A company in the USA read a similar study and concluded that if someone earned $70,000 they would have enough to be content, all essential needs would be met and so money would not be a factor and they could focus on productivity, so he raised the pay of all employees to $70,000.  Perfect! Only it wasn’t, humans are contrary soles and whilst the pay raise was great for some, we also measure our social standing by income, not because we care about income, but because it is a measurable metric of your value in society (or at least the workplace).  So when someone you felt was in a job that required less skill or less status than you was suddenly earning the same you felt disgruntled, your salary hasn’t changed, last week you were happy but today you feel you are relatively less important.  So it is about money and at the same time not at all about money.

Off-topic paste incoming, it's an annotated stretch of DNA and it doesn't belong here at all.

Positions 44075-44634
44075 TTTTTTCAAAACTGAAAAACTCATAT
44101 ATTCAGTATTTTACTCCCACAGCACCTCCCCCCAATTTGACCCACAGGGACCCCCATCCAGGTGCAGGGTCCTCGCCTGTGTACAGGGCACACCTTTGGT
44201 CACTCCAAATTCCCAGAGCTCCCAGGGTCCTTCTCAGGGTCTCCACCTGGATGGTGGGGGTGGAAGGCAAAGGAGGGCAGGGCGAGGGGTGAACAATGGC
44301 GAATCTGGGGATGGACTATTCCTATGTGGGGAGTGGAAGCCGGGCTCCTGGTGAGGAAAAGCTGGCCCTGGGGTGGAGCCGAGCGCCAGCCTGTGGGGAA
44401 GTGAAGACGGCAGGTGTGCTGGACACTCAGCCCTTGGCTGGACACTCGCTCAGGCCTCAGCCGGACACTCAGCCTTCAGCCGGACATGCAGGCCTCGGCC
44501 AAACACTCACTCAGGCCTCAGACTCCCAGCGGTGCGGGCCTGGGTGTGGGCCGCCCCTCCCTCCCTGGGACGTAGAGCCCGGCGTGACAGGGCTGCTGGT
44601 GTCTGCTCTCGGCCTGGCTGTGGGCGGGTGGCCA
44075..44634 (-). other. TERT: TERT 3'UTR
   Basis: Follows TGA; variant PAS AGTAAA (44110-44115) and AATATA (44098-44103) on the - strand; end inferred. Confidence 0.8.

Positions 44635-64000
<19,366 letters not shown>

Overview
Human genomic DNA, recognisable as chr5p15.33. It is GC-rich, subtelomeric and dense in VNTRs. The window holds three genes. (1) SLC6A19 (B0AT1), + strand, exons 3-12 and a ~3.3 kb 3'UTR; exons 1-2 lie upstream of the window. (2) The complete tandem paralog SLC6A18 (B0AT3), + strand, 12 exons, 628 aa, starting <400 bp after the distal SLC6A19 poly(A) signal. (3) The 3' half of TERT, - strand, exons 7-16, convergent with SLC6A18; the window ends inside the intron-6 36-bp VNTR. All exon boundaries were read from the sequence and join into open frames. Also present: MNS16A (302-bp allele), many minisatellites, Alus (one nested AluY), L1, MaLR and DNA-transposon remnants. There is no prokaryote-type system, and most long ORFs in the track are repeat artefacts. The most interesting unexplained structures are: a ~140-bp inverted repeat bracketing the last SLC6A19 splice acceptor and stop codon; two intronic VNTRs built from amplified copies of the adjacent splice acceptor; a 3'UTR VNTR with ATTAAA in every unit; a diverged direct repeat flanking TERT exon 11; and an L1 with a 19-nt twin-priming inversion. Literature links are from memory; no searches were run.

Do you pay fair?

Paying fairly doesn’t mean pay them all the same.  Laszlo Bock from Google in his book Work Rules goes even further than this:- he says to deliberately pay unfairly, if you have a good employee pay them excessively, deliberately take money out of the equation.

My take from this is as follows:

Pay your staff well, pay them what they are worth as a base salary and review it regularly, but do not include any performance based incentives. And if you include profit share or Christmas bonuses, apply them equally (% based) and do not have them performance driven.